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Andy Murray’s Measured Voice and Stellar Profession


Andy Murray has no shame. He permits his three daughters to present him manicures and dons fairy wings during playtime. He recently posted an image of himself in a too-small dinosaur costume and one other wearing mouse ears and posing with Mickey. When his tennis shoes — and the marriage band he had tied to the laces — disappeared after which suddenly reappeared last 12 months, Murray admitted that they still smelled stinky.

But on the tennis court, Murray, 35, is not any joke. Since turning pro 17 years ago, the previous world No. 1 has often been hailed as one in all the hardest-working pros on the ATP Tour. Though sometimes stymied by Novak Djokovic, Roger Federer and Rafael Nadal, Murray has reached 11 major finals, winning the United States Open in 2012 and Wimbledon in 2013 and 2016. He also twice won Olympic gold in singles and led Britain to the Davis Cup in 2015.

Murray has also emerged as probably the most measured voices in the game, a champion for ladies’s rights and gay rights and prize-money equity. Hip surgery nearly ended his profession in 2018. As an alternative, it has prolonged it.

The next interview, conducted via email, has been edited and condensed.

It’s been 10 years because you reached your first Wimbledon final. What stands out most?

There have been a whole lot of highs and lows during that tournament. One thing I remember clearly was the pressure because it got closer to the ultimate. I don’t think I appreciated how much it meant to the people of the U.K. to have a British man in the ultimate. But my essential takeaway was losing to Roger [Federer]. I used to be really close, and I desired to win so badly. I felt like I let people down.

You’ve played 70 matches there since your first in 2005. Which one resonates probably the most with you, and which one would you most prefer to replay?

The match that resonates probably the most is once I first won the championship in 2013, but that can also be the match that I might most prefer to replay. It was such a blur. I can’t remember hitting that final ball or climbing up through the gang to the box regardless that I’ve seen it replayed so much.

For those who were devising the best player in history, which stroke or trait of yours would make the list?

If I had to decide on a stroke it will probably be my lob, which has won me quite a number of points over time. Or my determination, which has enabled me to come back back from serious injury and carry on improving.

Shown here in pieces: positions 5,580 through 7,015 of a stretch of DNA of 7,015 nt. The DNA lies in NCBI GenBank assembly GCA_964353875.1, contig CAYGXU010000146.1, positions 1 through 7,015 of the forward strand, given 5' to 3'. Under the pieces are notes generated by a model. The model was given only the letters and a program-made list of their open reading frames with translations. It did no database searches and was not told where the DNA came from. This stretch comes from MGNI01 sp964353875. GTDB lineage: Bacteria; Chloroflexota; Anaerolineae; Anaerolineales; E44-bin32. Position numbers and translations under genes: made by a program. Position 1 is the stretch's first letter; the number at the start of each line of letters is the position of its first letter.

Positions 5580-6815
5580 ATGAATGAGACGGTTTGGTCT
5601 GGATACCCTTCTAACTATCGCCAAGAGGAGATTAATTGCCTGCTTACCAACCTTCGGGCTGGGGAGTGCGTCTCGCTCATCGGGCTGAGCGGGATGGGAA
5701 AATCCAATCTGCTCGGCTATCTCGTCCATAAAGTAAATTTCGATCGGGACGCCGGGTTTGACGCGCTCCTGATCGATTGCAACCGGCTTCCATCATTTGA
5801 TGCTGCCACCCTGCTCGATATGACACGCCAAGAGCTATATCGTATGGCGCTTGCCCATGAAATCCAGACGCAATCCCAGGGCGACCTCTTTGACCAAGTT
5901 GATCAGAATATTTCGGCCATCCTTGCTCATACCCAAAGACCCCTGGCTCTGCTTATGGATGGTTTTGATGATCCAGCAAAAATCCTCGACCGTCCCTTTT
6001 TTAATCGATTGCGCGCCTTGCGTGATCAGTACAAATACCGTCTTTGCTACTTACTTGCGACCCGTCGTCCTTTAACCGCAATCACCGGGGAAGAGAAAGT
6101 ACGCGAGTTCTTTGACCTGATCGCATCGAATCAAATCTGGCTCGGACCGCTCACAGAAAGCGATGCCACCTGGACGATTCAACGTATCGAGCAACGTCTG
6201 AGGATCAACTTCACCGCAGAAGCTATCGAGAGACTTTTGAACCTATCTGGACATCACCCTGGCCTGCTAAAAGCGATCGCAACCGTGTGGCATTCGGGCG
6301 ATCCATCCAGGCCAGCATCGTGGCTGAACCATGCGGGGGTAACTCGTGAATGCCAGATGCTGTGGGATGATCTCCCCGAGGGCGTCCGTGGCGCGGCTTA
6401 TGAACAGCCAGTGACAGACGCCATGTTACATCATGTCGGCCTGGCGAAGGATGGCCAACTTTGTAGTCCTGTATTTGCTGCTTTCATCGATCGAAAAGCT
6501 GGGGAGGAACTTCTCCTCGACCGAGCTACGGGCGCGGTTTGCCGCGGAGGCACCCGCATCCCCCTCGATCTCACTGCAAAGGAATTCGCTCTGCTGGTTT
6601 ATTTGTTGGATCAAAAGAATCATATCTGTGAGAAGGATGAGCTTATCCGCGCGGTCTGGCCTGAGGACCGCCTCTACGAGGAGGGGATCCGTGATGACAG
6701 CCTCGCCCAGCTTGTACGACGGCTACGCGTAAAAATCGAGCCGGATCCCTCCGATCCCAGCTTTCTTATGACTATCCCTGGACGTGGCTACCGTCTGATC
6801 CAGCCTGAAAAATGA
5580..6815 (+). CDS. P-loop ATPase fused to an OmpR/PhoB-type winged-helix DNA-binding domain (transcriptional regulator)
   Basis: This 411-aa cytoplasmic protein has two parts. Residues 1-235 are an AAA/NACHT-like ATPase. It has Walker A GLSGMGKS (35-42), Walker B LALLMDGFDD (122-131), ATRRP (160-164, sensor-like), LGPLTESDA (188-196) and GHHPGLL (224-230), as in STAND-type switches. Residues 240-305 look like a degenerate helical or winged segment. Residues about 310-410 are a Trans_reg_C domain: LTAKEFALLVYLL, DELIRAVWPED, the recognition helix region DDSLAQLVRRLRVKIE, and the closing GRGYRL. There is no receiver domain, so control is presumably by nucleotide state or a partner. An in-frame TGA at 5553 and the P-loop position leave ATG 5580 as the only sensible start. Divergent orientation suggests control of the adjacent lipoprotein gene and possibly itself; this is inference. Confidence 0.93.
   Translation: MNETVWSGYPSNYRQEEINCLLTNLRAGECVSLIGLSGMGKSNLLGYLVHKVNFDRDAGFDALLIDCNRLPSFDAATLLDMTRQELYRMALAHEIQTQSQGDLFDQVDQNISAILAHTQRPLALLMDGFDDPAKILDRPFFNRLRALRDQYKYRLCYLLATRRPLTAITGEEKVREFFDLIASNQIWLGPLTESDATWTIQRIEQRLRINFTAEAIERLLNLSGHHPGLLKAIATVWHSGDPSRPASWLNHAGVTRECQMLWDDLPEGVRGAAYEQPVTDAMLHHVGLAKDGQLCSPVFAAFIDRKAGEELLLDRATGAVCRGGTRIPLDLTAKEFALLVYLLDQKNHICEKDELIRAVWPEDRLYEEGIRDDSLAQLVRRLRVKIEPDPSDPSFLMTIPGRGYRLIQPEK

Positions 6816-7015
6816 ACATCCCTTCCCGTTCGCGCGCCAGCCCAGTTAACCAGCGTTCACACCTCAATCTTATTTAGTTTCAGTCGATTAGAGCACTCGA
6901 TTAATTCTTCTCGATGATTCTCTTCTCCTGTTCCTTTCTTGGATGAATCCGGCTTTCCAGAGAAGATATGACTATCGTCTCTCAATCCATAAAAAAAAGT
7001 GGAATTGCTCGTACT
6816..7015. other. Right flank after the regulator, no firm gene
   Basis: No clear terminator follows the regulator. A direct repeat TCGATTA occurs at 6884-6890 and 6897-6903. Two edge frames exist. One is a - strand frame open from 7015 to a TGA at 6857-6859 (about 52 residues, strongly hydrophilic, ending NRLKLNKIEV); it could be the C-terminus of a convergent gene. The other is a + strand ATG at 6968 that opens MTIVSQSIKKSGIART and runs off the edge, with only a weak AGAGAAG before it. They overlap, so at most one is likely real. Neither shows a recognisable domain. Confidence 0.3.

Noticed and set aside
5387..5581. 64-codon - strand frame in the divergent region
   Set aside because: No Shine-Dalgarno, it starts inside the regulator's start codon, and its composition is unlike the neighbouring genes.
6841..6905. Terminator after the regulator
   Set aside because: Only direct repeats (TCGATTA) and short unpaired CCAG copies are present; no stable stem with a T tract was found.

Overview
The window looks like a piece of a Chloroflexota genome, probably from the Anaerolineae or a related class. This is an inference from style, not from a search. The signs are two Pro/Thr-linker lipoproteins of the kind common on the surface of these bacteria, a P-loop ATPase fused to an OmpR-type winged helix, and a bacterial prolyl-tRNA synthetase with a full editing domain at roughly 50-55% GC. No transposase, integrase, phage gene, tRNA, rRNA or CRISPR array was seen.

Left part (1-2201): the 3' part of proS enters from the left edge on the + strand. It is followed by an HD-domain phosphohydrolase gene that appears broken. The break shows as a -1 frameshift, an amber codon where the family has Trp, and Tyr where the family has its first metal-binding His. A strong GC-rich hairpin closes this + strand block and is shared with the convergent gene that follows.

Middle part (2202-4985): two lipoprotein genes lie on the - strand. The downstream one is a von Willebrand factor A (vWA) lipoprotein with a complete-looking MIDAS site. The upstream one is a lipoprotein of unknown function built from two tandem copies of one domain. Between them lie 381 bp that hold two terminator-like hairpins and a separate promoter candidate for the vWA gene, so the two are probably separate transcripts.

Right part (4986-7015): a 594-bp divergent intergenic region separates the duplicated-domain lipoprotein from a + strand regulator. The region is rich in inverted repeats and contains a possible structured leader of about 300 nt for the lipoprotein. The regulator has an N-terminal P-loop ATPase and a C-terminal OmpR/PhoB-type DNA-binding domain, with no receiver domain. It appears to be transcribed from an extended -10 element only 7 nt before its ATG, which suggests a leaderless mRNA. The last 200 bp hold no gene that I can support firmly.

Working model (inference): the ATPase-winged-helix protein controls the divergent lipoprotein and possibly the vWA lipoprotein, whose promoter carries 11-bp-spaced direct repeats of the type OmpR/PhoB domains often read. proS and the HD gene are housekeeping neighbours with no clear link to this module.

Is your biggest tennis accomplishment that you simply were in a position to return to top-level singles with a metal hip?

I don’t know if I’d say that’s my biggest tennis accomplishment. I wish I hadn’t needed to undergo the hip operations. I had some dark days during that period, and it was actually a time I needed to dig deep to make it through to the opposite side.

Your support of equity and inclusion is well documented. Where does that come from, and do you treat your son otherwise out of your daughters?

My parents are each compassionate people, they usually all the time encouraged us to treat everyone with respect. I treat my children the exact same, and I hope they grow up as a part of a generation that won’t have barriers or discrimination based on sex or sexual orientation. We’re not there yet, which is why I speak out.

Is that this your last Wimbledon? If that’s the case, how do you ought to be remembered there?

I hope not. I don’t feel like I’m done yet. I hope I’ll be around for a number of more years. I’d prefer to be remembered for being myself. I don’t think I all the time fit the mold of what a tennis player ought to be like, and I do know I can get frustrated on the court, but I even have all the time tried to be true to who I’m and what I feel. I do know at the top of my profession I may have given absolutely every little thing, and that’s all you’ll be able to do.

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